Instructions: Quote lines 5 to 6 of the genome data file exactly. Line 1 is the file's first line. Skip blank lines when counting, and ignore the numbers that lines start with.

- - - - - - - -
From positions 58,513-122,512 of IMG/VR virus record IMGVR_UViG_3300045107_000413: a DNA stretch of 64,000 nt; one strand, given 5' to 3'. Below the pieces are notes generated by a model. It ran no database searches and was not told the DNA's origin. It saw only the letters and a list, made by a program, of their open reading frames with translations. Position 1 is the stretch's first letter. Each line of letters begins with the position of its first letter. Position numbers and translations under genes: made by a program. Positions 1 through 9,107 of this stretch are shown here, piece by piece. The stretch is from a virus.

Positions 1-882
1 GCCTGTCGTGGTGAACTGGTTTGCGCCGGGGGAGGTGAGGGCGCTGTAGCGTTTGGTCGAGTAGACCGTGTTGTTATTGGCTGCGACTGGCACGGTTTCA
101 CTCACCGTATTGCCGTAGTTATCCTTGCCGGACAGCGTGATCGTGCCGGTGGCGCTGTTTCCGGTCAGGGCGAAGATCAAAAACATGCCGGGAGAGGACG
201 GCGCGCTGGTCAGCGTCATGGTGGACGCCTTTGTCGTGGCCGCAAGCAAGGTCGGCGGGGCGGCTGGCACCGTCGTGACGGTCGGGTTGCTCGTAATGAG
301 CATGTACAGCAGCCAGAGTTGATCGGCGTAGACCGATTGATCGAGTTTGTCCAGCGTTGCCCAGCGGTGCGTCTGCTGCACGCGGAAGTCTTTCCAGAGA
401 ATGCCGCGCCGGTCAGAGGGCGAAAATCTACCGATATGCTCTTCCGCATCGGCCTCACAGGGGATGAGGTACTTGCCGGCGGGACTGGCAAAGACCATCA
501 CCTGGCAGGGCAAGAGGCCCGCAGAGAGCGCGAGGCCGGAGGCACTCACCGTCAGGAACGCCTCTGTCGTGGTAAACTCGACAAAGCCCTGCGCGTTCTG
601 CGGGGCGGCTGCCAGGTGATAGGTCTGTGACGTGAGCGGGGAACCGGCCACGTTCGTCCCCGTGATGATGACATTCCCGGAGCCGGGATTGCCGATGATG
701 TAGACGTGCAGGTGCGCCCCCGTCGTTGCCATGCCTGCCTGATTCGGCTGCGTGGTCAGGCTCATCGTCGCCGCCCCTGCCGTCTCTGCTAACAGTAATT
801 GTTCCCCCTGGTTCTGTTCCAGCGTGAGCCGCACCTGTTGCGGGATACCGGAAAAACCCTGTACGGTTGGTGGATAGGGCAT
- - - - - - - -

201 GCGCGCTGGTCAGCGTCATGGTGGACGCCTTTGTCGTGGCCGCAAGCAAGGTCGGCGGGGCGGCTGGCACCGTCGTGACGGTCGGGTTGCTCGTAATGAG
301 CATGTACAGCAGCCAGAGTTGATCGGCGTAGACCGATTGATCGAGTTTGTCCAGCGTTGCCCAGCGGTGCGTCTGCTGCACGCGGAAGTCTTTCCAGAGA